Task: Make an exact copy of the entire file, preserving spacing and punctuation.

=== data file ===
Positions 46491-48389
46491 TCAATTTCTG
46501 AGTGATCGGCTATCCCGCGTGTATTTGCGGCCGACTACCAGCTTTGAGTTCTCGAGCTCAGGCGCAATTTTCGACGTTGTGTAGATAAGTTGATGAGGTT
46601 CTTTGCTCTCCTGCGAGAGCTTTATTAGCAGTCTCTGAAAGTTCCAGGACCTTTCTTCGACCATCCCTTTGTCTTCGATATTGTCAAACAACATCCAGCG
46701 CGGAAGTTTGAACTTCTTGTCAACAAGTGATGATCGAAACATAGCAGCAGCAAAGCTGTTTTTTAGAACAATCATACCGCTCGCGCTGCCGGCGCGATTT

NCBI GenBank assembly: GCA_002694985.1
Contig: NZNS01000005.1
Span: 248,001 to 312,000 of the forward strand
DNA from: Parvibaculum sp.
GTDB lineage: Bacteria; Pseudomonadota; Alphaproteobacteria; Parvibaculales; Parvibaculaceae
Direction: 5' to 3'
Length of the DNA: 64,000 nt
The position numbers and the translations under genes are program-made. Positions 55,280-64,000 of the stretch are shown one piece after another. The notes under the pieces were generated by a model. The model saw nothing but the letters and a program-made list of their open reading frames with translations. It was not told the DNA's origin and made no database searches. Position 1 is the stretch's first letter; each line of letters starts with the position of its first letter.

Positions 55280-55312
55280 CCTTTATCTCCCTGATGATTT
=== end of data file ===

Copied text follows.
Positions 46491-48389
46491 TCAATTTCTG
46501 AGTGATCGGCTATCCCGCGTGTATTTGCGGCCGACTACCAGCTTTGAGTTCTCGAGCTCAGGCGCAATTTTCGACGTTGTGTAGATAAGTTGATGAGGTT
46601 CTTTGCTCTCCTGCGAGAGCTTTATTAGCAGTCTCTGAAAGTTCCAGGACCTTTCTTCGACCATCCCTTTGTCTTCGATATTGTCAAACAACATCCAGCG
46701 CGGAAGTTTGAACTTCTTGTCAACAAGTGATGATCGAAACATAGCAGCAGCAAAGCTGTTTTTTAGAACAATCATACCGCTCGCGCTGCCGGCGCGATTT

NCBI GenBank assembly: GCA_002694985.1
Contig: NZNS01000005.1
Span: 248,001 to 312,000 of the forward strand
DNA from: Parvibaculum sp.
GTDB lineage: Bacteria; Pseudomonadota; Alphaproteobacteria; Parvibaculales; Parvibaculaceae
Direction: 5' to 3'
Length of the DNA: 64,000 nt
The position numbers and the translations under genes are program-made. Positions 55,280-64,000 of the stretch are shown one piece after another. The notes under the pieces were generated by a model. The model saw nothing but the letters and a program-made list of their open reading frames with translations. It was not told the DNA's origin and made no database searches. Position 1 is the stretch's first letter; each line of letters starts with the position of its first letter.

Positions 55280-55312
55280 CCTTTATCTCCCTGATGATTT